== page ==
TTIP and Climate Change: Low Economic Benefits, Real Climate Risks

Yves here. Readers may take exception to the posture of this paper, that the TTIP could be improved so as to eliminate its environment-negaive features. It’s hard to see those as anything other than features, that the authors were fully aware of how the TTIP would serve to weaken environmental, including climate-change-related regulations. Nevertheless, this article serves as a very good list of how the TTIP conflicts with the objective of combatting global warming.

By Matthew C. Porterfield, Deputy Director and an adjunct professor at the Georgetown University Law Center’s Harrison Institute for Public Law and Kevin P. Gallagher, Professor of Global Development Policy at Boston University’s Pardee School for Global Studies. Originally published as an International Institute for Sustainable Development Commentary. Cross posted from Triple Crisis

Climate change governance should inform global governance more broadly, including international trade and investment policy. One of the most important trade and investment agreements is the Trans-Atlantic Trade and Investment Partnership (TTIP)—currently under negotiation between the European Union and United States—given the role the agreement will likely play in establishing rules for the global economy in the 21st century.
The current model that the TTIP is based on will increase carbon dioxide emissions and jeopardize the ability of Europe and the United States to put in place effective policies for mitigating climate change. Trade and investment treaties should be used to help achieve the broader climate change objectives of Europe and the United States, not hinder them.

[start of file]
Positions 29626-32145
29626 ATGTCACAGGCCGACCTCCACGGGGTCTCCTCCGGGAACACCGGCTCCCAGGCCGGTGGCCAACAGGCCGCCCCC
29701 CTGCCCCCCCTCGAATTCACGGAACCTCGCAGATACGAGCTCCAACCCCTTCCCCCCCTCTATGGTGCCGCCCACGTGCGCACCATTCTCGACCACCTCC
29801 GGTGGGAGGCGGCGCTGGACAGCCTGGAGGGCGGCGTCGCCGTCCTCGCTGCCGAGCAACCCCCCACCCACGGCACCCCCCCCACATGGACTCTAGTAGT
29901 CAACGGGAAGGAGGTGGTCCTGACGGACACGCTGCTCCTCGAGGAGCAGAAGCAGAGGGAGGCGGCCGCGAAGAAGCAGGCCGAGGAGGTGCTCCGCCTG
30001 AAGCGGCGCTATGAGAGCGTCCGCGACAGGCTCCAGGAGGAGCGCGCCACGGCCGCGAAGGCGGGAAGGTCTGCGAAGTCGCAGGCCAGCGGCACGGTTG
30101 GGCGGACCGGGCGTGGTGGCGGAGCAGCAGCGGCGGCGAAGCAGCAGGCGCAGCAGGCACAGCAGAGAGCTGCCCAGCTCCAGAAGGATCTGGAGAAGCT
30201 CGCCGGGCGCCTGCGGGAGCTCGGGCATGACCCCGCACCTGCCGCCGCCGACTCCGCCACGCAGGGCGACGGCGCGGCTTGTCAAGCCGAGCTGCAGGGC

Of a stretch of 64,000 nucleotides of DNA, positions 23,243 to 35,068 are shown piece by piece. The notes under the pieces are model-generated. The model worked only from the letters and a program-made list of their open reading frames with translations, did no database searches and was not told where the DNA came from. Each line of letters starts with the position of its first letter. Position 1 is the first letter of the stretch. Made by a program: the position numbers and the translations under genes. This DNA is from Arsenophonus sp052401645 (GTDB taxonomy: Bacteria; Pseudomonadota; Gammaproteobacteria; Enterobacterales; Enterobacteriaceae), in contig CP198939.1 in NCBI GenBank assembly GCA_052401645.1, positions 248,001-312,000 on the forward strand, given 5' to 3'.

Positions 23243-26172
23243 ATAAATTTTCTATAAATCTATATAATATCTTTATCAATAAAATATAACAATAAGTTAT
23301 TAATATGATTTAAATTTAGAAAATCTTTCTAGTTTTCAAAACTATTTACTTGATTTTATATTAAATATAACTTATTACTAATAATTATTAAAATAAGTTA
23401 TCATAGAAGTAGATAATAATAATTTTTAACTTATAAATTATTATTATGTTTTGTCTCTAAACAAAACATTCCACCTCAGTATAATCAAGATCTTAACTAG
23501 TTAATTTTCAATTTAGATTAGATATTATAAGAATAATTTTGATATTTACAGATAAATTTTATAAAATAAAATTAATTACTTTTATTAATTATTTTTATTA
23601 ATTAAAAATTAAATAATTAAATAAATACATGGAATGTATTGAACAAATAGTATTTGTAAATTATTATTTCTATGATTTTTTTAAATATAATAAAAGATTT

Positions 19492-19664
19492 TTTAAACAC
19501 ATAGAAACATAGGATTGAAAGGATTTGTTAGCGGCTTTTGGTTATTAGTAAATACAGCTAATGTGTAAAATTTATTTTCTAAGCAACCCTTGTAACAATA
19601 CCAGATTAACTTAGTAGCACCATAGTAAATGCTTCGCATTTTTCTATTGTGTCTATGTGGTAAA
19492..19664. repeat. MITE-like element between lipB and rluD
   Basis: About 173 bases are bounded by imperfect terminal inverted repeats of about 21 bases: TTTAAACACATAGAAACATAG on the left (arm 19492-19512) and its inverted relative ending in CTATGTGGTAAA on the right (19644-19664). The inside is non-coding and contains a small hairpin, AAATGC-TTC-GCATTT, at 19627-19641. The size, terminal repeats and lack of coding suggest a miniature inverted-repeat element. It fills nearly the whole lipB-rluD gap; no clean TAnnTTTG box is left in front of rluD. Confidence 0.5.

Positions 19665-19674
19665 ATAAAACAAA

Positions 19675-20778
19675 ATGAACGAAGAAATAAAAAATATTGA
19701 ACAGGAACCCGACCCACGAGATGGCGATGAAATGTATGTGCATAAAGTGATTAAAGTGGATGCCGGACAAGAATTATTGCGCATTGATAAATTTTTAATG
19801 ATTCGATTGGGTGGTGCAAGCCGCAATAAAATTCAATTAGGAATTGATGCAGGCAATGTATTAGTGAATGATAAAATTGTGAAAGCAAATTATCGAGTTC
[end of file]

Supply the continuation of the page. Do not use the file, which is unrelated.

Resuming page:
This short brief outlines how the TTIP can increase emissions and restrict the ability of nations to adequately mitigate and adapt to climate change and offers a set of recommendations that would make EU–U.S. trade policy more consistent with global climate change goals.

TTIP will Increase Carbon Emissions

Given that the United States and Europe already enjoy a strong trade and investment relationship, the economic benefits of the treaty are projected to be relatively small. The most cited studies in the European debates are by Ecorys, the Centre for Economic Policy Research (CEPR) and Tufts University. The first two studies find that the treaty will boost GDP among the parties by less than 1 per cent for the United States and Europe, though the Tufts study finds that the impacts on GDP will be slightly negative in the EU.1

Despite the small projected economic gains of the treaty, the Ecorys study projects that it will increase emissions by 11 million metric tons. The increase in emissions is just 0.07 percent from the baseline, smaller than the 0.47 increase in GDP projected by Ecorys. When multiplied by estimates of the social cost of carbon, carbon emissions would cost the European Union USD1.4 billion annually.2

This finding is consistent with the broader literature. According to a comprehensive assessment of the literature conducted by the World Trade Organization and the United Nations Environment Programme, most trade and investment agreements tend to increase carbon emissions.3 It should be noted that the Ecorys study is only a partial one because it does not look at the environmental impacts of many “nontariff barriers,” such as certain domestic subsidies. There has also been inadequate consideration of the potential impact of TTIP provisions that could limit the ability of governments to design and implement effective climate change policy. As we will see, it is the deregulatory aspect of the TTIP that poses the highest risk to climate change policy.